INDIANAPOLIS, IN.- The Indianapolis Museum of Art
today announced an exhibition of works by contemporary American artist Tara Donovan. Opening April 4, 2010, and on display through August 1, 2010, Tara Donovan: Untitled will feature a number of Donovans sculptural installations and drawings, including a newly commissioned work that will fill an entire room of the gallery. This will be the first major museum exhibition to present Donovans sculptures and drawings togetheroffering the most complete view of her artistic practices to date. The IMA will offer free admission to this special exhibition as part of its commitment to make the museum accessible to the broadest possible audience. Free admission to Tara Donovan: Untitled is made possible by a grant from Eli Lilly and Company Foundation.
One of the chief goals of the IMAs contemporary program is to provide our audience with access to some of the most exciting and innovative work by artists practicing today. Tara Donovans production is distinguished by its sheer ingenuity, both in terms of how she approaches her materials and the environment of the gallery, said Maxwell L. Anderson, The Melvin & Bren Simon Director and CEO of the IMA. This exhibition demonstrates the IMAs commitment to promoting ambitious artists and their projects, and I am pleased that the IMA can play a leadership role in how encyclopedic museums can support contemporary artists.
In the large-scale sculptural installations presented in this show, Donovan dramatically transforms everyday materialssuch as pencils, Elmers glue, and electrical cableinto sublime abstract environments. Known for her commitment to process, Donovan employs a labor-intensive method of accumulation to explore the perceptual and atmospheric effects that result from a vast multiplication of individual units. Carefully attuned to the innate sculptural properties of these typically non-art materials, Donovan draws on their specific characteristics in often surprising ways.
The resulting configurations evoke a sense of expansive growth, as well as natural phenomena such as ripples, clouds, haze and undulating landscapes, transcending the mundane qualities of the materials of which they are composed. Donovans drawings engage in an important dialogue with the materials and processes explored in her installations. Donovans inventive use of materials, combined with the untitled nature of the works, promotes endless free associations and open interpretations, encouraging the viewers active engagement.
Donovans sculptures engage in a lively dialogue with the legacies of artistic movements of the 1960s and 70s such as assemblage, post-minimalism and scatter art, while bringing an entirely new perspective to her chosen materials through an almost obsessive-compulsive method of repetition and accumulation. Her works have gained renown for the way in which they often spark immediate and visceral responses from viewers. The ingenuity and ambitiousness of Donovans unique sculptural practice earned her a 2008 MacArthur genius award.
"Tara Donovan has distinguished herself as one of the most formally inventive artists of her generation," said Lisa Freiman, chair of the IMAs department of contemporary art. "She's a modern-day alchemist, with an extraordinary ability to elicit unexpected sculptural effects from simple everyday materials, transforming them into installations that consistently surprise and amaze viewers. Her sculptural installations and drawings provoke viewers to think about materiality in new ways."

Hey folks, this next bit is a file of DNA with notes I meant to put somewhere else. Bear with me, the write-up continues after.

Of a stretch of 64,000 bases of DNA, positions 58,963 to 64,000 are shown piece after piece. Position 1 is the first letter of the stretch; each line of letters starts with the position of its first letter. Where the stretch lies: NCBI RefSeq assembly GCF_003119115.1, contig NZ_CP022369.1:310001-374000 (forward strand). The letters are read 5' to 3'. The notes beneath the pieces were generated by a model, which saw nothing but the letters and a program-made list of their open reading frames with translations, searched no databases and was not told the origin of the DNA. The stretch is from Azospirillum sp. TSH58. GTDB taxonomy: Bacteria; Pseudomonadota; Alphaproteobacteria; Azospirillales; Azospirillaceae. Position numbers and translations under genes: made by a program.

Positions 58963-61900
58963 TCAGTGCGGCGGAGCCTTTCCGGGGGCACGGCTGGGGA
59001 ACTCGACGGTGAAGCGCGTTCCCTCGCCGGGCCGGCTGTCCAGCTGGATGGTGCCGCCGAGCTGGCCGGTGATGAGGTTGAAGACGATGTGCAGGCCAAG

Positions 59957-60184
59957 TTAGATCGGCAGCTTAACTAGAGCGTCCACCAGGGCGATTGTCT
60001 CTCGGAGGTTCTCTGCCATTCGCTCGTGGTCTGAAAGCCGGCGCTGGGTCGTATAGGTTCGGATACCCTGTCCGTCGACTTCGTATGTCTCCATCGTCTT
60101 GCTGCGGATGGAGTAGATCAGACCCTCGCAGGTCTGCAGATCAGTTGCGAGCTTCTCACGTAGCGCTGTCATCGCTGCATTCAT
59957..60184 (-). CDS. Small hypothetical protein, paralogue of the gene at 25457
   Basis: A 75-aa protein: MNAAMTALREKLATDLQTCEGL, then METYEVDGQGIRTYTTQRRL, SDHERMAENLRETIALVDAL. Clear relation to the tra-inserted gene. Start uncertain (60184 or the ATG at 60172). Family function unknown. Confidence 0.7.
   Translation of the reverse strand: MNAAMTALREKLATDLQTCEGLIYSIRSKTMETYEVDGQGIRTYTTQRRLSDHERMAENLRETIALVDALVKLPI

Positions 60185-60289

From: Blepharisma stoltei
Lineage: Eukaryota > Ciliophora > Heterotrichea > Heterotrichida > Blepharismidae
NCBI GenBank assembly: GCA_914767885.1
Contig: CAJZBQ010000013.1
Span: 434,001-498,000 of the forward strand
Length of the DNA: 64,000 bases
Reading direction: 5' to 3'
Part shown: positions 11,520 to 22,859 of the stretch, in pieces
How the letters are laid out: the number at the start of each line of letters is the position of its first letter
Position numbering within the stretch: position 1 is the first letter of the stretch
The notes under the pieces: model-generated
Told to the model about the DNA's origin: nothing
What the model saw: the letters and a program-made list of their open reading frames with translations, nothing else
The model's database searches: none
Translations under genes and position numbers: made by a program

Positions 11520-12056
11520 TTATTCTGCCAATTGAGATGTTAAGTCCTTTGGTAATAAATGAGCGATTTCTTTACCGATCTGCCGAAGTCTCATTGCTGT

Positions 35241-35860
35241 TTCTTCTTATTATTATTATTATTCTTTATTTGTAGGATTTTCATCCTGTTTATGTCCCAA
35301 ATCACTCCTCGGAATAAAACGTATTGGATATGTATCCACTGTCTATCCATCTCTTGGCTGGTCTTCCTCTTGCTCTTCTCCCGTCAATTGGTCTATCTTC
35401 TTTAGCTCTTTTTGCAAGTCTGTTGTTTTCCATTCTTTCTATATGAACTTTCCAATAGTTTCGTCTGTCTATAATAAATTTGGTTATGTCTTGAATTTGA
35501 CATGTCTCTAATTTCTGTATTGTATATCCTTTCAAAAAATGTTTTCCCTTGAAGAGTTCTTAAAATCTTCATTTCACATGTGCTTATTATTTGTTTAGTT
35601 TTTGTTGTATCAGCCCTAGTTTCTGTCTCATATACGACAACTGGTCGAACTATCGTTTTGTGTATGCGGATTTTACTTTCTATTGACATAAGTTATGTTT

Regarding her installations, Donovan has said: Certainly the idea of medium specificity is inherent in my work, but also the idea of abstraction and the sublime. It is often said that modernist painting is an infinite plane defined only by its framing. This is the same way I feel about my own work with the parameters of architectural space.
Many of Donovans installations can be expanded or contracted to conform to an exhibition space and are often integrated into their architectural setting, in a manner Donovan terms siteresponsive. In this show, Donovans installations, many of which have never been exhibited together, will fill the 10,000-plus square feet in the Allen Whitehill Clowes special exhibition gallery at the IMA, together with examples of her drawings from the past 10 years. In addition to a newly commissioned room-sized work composed of Mylar molecules, Donovans sculptures at the IMA will include works composed of ripped and stacked tarpaper, pencils, Elmers glue, plastic cups, cut electrical cable, and adding machine paper.
Tara Donovan was born in 1969 in New York City, where she currently lives and works. Donovan received a BFA from Corcoran College of Art + Design, Washington D.C., in 1991, and an MFA in sculpture from the Virginia Commonwealth University, Richmond, in 1999. Her work has been featured in solo exhibitions at the Metropolitan Museum of Art, New York (2007), the Saint Louis Art Museum, St. Louis (2006), and the Museum of Contemporary Art, San Diego (2004), among others. Most recently, the Institute of Contemporary Art/Boston organized a survey of Donovans work in a show titled Tara Donovan, which opened in October 2008 and has traveled to venues including the Lois & Richard Rosenthal Center for Contemporary Art in Cincinnati, and the Des Moines Art Center, and will travel to the Museum of Contemporary Art San Diego in the fall of 2009. Donovans installation Ripple was featured in the 2000 Whitney Biennial at the Whitney Museum of American Art, New York. Donovan was the recipient of the Alexander Calder Foundations first annual Calder Prize in 2005 and the John D. and Catherine T. MacArthur Foundation Fellows Program (nicknamed the genius) grant in 2008.